Orienteers don't get lost. They just lose map contact. Unknown.
Today Doug and I did our first orienteering event. We have a couple of friends in Canada who are very accomplished orienteerers and they would always tell us how much we would enjoy the sport because we love reading maps. At the time, I was too busy busting up and down mountains to think of trying an event, but after trying out rogaining a few weeks ago and having a blast, Doug and I signed up for today's “sprint orienteering” event, although, at my advanced age, there was no sprinting.
It took me 68 minutes to finish the 2.8 km course – obviously no sprinting there. I definitely could have finished much earlier if you could pass the checkpoints in any order, but of course, orienteering doesn't work that way – you have to get the checkpoints in order. Some checkpoints I was lucky enough to pass multiple times!
I maybe a slow learner, but I did learn some things. A compass is helpful. At first I tried to follow trails to get to the checkpoints but this was slow as I ended up travelling a longer distance to the next checkpoint than I would have if I just went straight there. It also seemed to take me more time to work out where I was on a trail than it did just to take a bearing to the next checkpoint from the last and go straight there. This strategy wouldn't work in thicker bush or more difficult terrain but on this easy course it worked well.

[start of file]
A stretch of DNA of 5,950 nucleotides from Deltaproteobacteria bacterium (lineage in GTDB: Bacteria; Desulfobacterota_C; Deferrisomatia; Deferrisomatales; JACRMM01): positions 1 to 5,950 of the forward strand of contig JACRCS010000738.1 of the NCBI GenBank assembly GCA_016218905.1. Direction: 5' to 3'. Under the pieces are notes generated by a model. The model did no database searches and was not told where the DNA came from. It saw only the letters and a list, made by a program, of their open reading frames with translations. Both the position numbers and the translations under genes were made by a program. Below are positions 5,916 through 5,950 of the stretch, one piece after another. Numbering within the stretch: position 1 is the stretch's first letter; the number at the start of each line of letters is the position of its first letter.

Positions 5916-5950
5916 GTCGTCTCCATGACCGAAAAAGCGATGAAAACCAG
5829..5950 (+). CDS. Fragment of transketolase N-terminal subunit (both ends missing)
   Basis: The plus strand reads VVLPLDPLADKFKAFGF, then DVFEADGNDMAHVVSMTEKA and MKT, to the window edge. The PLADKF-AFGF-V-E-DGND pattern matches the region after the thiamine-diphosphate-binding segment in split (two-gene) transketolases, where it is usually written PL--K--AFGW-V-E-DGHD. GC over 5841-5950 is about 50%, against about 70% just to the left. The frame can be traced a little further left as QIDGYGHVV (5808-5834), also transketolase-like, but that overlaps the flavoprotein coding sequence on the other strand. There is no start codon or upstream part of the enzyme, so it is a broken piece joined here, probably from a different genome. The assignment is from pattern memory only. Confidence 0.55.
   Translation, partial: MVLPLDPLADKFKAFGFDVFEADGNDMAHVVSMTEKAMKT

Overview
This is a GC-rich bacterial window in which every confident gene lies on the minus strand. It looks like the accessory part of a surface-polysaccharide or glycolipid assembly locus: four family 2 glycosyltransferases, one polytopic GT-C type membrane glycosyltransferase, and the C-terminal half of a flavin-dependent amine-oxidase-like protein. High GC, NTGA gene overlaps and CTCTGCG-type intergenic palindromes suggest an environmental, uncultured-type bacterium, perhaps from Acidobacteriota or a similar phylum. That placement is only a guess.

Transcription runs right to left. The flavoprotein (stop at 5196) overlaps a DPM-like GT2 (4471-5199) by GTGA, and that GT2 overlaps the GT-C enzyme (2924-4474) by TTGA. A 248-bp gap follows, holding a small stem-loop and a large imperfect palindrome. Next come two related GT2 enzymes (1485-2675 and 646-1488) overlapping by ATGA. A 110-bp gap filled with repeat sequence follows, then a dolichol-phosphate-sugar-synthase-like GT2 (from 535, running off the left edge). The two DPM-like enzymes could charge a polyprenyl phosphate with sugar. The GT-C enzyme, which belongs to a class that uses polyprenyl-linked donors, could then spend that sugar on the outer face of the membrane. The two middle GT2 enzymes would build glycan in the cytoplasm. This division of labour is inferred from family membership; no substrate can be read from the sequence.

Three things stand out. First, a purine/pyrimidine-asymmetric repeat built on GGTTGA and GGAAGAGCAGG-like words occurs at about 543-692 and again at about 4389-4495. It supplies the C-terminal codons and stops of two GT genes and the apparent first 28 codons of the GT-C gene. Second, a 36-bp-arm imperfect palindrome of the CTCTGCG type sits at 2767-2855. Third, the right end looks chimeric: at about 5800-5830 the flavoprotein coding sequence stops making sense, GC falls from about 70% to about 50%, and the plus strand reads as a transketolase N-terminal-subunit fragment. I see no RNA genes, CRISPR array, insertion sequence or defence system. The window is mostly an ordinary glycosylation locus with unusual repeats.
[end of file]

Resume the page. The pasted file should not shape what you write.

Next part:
You also have to really pay attention to the contour interval and map scale which was much larger than I expected. The map we were given had a 2 metre contour interval and a scale of 1:4,000. That's a lot of detail. I blew past a couple of checkpoints because I expected them to be further away than they were. When I was wandering around looking for checkpoint 7 I finally clued in to the scale on the map and realised I had gone way beyond the checkpoint.
Although the event is timed, the more you rush, the more mistakes you make. Round about checkpoint 6 – which took me a long time to find – I gave up trying to get a good time and focused instead on accuracy and saved myself time in the end as I wasn't rushing about not sure where I was going. Orienting the map with the compass when you have “lost map contact” is also really helpful.
A great way to improve map reading and navigation skills. All the idiots wandering about with GPS units tracking their every move should try it. But, then again, they'd likely still be out there.